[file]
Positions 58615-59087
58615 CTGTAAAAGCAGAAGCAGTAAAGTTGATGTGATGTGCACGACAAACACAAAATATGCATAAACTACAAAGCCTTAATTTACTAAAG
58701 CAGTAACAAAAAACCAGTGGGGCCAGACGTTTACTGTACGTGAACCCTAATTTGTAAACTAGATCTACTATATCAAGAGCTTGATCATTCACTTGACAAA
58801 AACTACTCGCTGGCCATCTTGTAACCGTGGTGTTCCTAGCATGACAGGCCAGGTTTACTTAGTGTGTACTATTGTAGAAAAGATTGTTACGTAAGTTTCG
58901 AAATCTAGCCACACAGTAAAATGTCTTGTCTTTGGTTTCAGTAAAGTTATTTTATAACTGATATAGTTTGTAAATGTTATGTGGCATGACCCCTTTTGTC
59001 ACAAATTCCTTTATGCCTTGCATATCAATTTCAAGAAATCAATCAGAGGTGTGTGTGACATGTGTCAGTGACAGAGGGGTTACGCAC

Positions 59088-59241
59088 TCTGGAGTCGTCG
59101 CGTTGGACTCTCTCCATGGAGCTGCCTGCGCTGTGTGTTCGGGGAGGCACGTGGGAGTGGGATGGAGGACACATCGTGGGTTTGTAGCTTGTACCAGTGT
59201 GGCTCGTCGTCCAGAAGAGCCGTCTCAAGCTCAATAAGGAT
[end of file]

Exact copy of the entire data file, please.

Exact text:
Positions 58615-59087
58615 CTGTAAAAGCAGAAGCAGTAAAGTTGATGTGATGTGCACGACAAACACAAAATATGCATAAACTACAAAGCCTTAATTTACTAAAG
58701 CAGTAACAAAAAACCAGTGGGGCCAGACGTTTACTGTACGTGAACCCTAATTTGTAAACTAGATCTACTATATCAAGAGCTTGATCATTCACTTGACAAA
58801 AACTACTCGCTGGCCATCTTGTAACCGTGGTGTTCCTAGCATGACAGGCCAGGTTTACTTAGTGTGTACTATTGTAGAAAAGATTGTTACGTAAGTTTCG
58901 AAATCTAGCCACACAGTAAAATGTCTTGTCTTTGGTTTCAGTAAAGTTATTTTATAACTGATATAGTTTGTAAATGTTATGTGGCATGACCCCTTTTGTC
59001 ACAAATTCCTTTATGCCTTGCATATCAATTTCAAGAAATCAATCAGAGGTGTGTGTGACATGTGTCAGTGACAGAGGGGTTACGCAC

Positions 59088-59241
59088 TCTGGAGTCGTCG
59101 CGTTGGACTCTCTCCATGGAGCTGCCTGCGCTGTGTGTTCGGGGAGGCACGTGGGAGTGGGATGGAGGACACATCGTGGGTTTGTAGCTTGTACCAGTGT
59201 GGCTCGTCGTCCAGAAGAGCCGTCTCAAGCTCAATAAGGAT